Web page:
A lens of 20 mm, sees more than our eyes. It has a wider field of view. It is a wide lens. A lens of 16 mm is ultra wide. It can capture way more than we can see. It has to squeeze the information into the same size sensor or film so the result is a wider field of view with everything smaller so it will fit. A 300 mm lens is a Telephoto and it enables you to see a lot further with more detail than your eyes. With these lenses you are zooming in on a small part of what you can normally seeing and making it fit to your sensor size. My biggest lens is 1600mm and with it, I can see the craters on the moon in great detail. The mm measurement in lenses is called focal length.
The mm measurement just gives you an idea how far into the scenery you will zoom or how close to your own eyesight, the image will appear to be. No biggie and fairly easy to understand. (Be aware that cameras with lenses you can’t remove, most likely have a multiplier “X” to tell you it’s zoom capabilities. This means, you take the focal length in mm, and times it buy the multiplier to get the Zoom focal length. Digital zoom is bad as it means it takes your photo and applies some maths to it to make it look zoomed in, often creating dots of the image that don’t exist. Optical zoom is good. A camera of 24 mm with 3 x Zoom and 6 x digital zoom means it can see a wider area than our eyes and zoom into 24 x 3 = 72 mm. If you take it to full 6x zoom, it means it takes the camera to x3 optical zoom and then does some “guessing” to zoom in further. It will be not as sharp and may loose colour).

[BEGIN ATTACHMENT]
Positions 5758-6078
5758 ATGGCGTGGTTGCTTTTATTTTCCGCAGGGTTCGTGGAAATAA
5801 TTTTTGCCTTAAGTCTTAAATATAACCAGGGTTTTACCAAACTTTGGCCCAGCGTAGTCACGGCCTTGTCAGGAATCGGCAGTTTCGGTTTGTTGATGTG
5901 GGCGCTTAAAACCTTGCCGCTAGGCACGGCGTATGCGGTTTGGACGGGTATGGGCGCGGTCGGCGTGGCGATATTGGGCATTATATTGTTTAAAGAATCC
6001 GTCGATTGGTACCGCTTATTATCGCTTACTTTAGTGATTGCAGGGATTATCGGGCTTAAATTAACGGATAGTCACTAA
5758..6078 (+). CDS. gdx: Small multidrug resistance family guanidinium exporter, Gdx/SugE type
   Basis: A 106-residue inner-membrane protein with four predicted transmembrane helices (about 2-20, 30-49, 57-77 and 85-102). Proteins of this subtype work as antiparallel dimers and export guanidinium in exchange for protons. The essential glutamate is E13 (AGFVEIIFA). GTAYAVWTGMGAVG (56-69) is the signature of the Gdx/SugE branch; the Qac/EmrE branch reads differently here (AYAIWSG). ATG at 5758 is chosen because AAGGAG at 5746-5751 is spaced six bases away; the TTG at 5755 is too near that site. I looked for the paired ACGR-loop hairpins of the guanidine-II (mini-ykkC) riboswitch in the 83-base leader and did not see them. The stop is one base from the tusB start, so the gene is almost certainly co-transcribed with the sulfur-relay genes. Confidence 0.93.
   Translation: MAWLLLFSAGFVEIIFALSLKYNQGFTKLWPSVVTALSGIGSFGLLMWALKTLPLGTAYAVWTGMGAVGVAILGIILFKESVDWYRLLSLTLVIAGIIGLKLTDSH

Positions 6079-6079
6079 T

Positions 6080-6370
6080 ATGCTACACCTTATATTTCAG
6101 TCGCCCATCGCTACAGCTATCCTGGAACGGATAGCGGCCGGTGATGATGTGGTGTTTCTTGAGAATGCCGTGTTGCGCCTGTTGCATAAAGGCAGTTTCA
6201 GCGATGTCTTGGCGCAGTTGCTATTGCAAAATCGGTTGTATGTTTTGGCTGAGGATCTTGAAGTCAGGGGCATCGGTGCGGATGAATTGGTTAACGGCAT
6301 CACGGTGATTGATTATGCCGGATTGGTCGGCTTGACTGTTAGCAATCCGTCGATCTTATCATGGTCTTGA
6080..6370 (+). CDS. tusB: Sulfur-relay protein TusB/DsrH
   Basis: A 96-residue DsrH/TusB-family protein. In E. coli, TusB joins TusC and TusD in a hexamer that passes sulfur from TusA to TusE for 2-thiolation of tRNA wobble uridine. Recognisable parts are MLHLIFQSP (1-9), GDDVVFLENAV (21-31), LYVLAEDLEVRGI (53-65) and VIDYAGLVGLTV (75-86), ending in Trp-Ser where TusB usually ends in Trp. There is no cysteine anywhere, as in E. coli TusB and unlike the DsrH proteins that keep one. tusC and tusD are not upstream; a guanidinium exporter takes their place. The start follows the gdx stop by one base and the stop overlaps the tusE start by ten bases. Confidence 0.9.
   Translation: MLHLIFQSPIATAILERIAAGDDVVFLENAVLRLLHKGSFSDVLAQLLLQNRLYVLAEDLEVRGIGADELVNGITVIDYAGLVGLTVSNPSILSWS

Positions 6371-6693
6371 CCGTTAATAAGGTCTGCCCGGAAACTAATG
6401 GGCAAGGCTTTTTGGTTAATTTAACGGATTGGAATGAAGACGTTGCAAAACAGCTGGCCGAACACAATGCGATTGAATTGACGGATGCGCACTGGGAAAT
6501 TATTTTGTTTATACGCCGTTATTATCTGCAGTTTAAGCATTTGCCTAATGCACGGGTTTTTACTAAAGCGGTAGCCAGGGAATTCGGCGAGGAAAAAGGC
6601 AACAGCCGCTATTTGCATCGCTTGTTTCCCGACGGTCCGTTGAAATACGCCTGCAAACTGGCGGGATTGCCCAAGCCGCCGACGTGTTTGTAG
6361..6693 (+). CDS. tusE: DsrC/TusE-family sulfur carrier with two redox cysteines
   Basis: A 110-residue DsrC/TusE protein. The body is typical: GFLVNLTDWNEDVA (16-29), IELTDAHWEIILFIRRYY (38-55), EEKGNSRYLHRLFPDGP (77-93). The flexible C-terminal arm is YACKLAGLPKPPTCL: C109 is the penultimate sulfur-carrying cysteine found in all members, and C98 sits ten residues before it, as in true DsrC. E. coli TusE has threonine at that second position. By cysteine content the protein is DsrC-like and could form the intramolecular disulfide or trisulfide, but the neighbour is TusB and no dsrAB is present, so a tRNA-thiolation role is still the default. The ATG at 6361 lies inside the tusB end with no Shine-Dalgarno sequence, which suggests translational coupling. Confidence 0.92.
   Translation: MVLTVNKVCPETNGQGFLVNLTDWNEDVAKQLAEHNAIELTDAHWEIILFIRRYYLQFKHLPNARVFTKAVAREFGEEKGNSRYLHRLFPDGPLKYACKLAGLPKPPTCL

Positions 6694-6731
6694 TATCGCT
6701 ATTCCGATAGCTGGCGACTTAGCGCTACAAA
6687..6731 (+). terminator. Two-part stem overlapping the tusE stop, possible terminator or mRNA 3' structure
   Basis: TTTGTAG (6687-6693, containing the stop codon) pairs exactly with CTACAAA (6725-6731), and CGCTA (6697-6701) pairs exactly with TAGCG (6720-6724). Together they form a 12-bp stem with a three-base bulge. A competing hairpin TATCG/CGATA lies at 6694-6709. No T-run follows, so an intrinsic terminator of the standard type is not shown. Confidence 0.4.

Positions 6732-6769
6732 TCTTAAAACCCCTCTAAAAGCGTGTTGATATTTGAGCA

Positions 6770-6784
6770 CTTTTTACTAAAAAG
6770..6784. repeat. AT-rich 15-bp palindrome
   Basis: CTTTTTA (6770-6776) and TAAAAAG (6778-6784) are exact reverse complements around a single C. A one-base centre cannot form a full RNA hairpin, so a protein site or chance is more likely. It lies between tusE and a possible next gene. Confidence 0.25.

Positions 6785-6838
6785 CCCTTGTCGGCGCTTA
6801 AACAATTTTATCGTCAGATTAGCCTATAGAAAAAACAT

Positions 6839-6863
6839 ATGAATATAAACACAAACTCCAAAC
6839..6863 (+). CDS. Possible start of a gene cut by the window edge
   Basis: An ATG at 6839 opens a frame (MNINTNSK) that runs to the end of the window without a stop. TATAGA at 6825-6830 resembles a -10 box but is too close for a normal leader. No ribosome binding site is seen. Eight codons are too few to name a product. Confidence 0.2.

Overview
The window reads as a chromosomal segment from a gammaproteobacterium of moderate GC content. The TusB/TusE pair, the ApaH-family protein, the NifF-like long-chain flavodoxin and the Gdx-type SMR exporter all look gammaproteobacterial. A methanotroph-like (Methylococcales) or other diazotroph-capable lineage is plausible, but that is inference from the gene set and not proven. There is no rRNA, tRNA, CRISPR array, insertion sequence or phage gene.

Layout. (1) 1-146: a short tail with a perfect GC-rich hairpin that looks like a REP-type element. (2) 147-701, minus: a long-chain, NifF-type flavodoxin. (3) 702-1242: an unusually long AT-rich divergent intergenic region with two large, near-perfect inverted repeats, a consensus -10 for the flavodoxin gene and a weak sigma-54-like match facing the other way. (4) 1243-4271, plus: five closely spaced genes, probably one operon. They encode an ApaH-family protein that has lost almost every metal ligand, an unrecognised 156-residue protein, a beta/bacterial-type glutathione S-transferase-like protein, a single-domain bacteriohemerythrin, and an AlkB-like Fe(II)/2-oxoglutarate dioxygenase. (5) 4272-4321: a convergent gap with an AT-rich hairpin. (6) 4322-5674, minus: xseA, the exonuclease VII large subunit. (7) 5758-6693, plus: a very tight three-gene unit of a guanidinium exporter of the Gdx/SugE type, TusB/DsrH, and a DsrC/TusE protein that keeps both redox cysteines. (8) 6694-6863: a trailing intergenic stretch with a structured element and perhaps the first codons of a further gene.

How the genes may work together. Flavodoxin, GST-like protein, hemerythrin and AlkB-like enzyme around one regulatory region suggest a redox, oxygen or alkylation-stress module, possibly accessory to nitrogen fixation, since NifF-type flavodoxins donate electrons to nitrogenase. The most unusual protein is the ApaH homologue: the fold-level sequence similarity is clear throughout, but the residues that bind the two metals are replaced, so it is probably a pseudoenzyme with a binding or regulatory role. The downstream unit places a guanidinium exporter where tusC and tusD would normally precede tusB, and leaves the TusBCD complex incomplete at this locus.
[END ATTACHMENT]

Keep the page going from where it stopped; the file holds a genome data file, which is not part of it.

The 35mm works well on Full frame digital cameras. These cameras have sensors in the back of the camera, to receive the upside down image, that are 35 mm wide. They are the same size as the negatives in 35 mm film cameras. Full frame is desirable for professional photographers but for yourself, you don’t need it. They are more expensive and work better in low light, but you pay more. To make mass production of cameras cheaper, camera makers made sensors smaller than Full frame. These are called Crop sensors. Most of the cheaper (sub $2000 cameras use crop sensors)., They are perfectly fine for normal photography. The sensors are smaller than 35mm in width (A Crop of the full frame size). They often have special lenses designed just for them so that they can work with the smaller sensors.